Several Boston University students have recently reported the animals or animal droppings within their on-campus residences.
Mice, cockroaches and birds have been spotted in dorms across campus from South Campus apartments to COVID-19 isolation housing on Fenway Campus.
Nick Jasie, a freshman in the Questrom School of Business, entered his isolation housing room last week to find it covered in bird droppings.
“At first I thought it was just on the bed, and then I realized it was everywhere,” Jasie said. “I just kind of panicked.”
Jasie said he first called the person who brought him to isolation housing but was told they were unsure what to do about the situation. He then “freaked out,” called the Residence Life office, which was closed at the time, and then BU Facilities Management and Operations, he said.
Jasie said he was moved to a new room about an hour later. He said he thought BU Facilities came relatively quickly, and likely “as fast as possible.”
Carlee Campuzano, a senior in the College of Communication, said she had a mice problem in her South Campus apartment last fall.
“It started once the weather was getting colder in the fall,” she said. “At first we thought it was just one mouse, but then we realized it was a whole family of mice.”
Campuzano said though they didn’t leave food out, the mice were “helping themselves” to stored food and persistently returned even when they took measures to stop them.
However, she said BU Facilities was quick to respond to the problem.
“They were very responsive,” Campuzano said. “I think they’re used to this problem so they really knew what to do.”
Campuzano said when Facilities workers arrived they found holes in the walls “all over” the apartment and set up traditional wooden mice traps in front of them.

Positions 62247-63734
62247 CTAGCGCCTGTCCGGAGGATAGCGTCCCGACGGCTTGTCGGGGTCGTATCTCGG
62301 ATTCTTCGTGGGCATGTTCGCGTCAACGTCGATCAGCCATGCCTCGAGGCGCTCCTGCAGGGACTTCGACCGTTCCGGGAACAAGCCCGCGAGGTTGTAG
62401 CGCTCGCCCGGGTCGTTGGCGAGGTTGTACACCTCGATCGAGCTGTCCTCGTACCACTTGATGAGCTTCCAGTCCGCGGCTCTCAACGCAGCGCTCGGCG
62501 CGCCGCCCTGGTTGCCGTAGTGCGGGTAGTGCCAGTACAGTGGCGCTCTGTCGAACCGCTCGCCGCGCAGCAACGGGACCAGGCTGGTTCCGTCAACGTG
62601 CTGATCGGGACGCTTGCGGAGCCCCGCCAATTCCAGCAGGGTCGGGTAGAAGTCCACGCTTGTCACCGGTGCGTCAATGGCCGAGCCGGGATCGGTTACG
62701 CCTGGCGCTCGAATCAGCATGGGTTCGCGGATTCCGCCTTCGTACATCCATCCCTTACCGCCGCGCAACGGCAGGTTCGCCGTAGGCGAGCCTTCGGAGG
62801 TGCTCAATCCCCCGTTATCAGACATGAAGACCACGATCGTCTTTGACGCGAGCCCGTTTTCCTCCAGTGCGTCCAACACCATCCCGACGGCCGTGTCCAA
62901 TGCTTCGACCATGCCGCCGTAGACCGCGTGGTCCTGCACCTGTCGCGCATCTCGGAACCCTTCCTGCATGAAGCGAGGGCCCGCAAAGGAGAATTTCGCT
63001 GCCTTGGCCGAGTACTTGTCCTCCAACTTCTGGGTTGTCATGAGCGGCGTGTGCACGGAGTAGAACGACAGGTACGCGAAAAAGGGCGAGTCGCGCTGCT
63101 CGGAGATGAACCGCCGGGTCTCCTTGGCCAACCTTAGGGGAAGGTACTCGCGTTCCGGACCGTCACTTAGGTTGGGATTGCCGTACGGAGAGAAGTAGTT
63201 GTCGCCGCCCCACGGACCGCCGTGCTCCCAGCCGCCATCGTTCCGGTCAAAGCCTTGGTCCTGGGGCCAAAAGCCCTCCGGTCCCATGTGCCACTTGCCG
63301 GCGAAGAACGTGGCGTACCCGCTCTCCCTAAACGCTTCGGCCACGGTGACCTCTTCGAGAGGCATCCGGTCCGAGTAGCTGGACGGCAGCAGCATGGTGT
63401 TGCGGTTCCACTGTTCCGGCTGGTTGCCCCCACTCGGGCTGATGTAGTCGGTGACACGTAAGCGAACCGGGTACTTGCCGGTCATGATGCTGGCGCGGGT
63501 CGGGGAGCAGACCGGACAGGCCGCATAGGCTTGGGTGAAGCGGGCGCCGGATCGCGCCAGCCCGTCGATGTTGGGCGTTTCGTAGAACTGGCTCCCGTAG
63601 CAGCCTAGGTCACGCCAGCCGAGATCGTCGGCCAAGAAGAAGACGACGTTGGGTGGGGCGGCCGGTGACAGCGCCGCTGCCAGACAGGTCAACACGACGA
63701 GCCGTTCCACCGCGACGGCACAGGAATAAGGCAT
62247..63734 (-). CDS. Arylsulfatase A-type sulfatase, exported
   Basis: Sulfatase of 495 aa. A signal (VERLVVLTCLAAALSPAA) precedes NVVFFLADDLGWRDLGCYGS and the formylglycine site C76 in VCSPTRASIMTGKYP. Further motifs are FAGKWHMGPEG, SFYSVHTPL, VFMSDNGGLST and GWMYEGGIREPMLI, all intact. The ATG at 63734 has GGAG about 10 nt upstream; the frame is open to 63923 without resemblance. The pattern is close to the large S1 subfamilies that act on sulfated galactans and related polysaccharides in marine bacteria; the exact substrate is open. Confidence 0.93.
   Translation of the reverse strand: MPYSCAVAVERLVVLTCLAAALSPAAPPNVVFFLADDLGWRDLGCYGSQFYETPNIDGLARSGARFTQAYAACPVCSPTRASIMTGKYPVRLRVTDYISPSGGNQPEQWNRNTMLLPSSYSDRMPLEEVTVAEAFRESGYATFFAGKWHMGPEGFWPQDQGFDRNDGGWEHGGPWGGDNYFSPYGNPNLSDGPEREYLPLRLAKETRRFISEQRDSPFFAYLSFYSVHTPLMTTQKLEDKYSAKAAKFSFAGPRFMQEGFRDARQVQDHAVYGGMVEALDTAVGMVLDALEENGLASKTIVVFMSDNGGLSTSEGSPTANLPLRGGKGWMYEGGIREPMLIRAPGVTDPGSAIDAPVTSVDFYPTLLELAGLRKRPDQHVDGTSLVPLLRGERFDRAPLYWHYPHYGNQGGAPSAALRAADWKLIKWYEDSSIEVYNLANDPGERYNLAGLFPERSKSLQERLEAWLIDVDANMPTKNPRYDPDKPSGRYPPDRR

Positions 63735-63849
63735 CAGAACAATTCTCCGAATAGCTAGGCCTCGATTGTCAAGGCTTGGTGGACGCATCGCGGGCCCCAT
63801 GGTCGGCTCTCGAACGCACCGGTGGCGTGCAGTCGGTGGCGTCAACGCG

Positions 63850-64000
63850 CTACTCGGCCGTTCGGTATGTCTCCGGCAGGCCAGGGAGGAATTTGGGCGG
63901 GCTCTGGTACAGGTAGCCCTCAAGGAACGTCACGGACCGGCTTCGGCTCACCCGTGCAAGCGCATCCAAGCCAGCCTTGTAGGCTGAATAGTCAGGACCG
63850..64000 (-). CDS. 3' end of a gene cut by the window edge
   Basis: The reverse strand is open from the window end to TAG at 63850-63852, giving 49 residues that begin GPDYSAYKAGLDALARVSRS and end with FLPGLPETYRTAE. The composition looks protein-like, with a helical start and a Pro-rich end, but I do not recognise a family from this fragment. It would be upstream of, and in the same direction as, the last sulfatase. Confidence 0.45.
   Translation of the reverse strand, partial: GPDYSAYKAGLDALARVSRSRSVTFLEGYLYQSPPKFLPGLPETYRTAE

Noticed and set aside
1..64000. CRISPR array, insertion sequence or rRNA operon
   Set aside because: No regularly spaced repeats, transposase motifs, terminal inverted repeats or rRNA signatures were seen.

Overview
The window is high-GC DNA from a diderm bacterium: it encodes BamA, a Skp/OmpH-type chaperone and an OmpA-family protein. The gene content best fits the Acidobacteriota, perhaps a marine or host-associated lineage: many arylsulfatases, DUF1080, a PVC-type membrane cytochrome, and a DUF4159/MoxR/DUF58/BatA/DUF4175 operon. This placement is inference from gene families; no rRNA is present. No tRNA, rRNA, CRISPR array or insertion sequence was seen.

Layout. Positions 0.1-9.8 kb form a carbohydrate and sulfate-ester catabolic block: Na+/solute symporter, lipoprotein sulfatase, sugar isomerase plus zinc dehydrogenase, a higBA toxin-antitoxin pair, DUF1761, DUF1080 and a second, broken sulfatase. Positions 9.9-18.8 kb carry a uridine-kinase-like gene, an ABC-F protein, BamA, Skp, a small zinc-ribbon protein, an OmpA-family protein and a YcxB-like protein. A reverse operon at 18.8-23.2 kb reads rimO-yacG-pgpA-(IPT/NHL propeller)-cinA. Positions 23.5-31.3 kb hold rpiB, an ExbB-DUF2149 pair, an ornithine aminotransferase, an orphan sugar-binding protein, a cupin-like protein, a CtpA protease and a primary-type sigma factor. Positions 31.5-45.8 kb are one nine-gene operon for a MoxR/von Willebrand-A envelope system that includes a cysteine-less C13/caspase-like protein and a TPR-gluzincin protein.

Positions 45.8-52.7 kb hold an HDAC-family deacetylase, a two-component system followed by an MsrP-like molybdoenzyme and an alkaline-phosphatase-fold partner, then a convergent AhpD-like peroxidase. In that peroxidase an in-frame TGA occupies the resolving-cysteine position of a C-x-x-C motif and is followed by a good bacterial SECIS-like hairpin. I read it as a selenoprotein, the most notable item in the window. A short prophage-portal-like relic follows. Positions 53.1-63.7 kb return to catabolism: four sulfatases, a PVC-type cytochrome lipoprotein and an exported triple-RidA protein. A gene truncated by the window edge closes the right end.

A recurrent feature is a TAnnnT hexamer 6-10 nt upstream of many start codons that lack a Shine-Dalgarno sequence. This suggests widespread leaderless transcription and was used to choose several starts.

However, Campuzano said these basic traps did not resolve the problem, so she and her roommates purchased more advanced types of traps. Around February, the mice stopped coming back.
“We had a lot of traps out,” she said, “I think that plus the weather getting warmer and the precautions we were taking, the mice stopped coming back pretty much.”
Campuzano said the worst part of the whole experience was being afraid to enter her kitchen at night when she could hear the mice eating.
“He was in there every night snacking,” she said. “He got a full meal from us.”
Marshall Brown, a freshman in COM, said he found a dead cockroach under the heater in his dorm room as he was packing to move out for the Winter Recess.
“In this little corner of the room … it was a very large bug,” Brown said, “and I realized ‘oh s —-, that’s a cockroach.’”
Because there was only one and it looked “long dead,” he said he didn’t see a need to call Facilities, and he said it was not a recurring problem.
BU spokesperson Colin Riley wrote in an email that students should call Facilities or notify ResLife to resolve any infestation issues and the University contracts with All Star Pest Control to handle pest control problems.
The BU’s Pest Control webpage notes that living in a city makes pest encounters “inevitable.” It also states the close proximity of the Charles River Campus to the Charles River Reservation and “the rural neighborhood of Brookline’s Cottage Farm,” can add to infestations issues.
The page advises students to avoid leaving dirty dishes in the sink and food out overnight and to frequently take out the trash. Keeping the room clean in general can also help combat pest problems, the page says.
Brown said while he understands pests problems are “everywhere” in big cities, the presence of pests “detracts” from the experience of living in an on-campus residence.
“We should be getting a little bit more for what we pay for housing,” Brown said.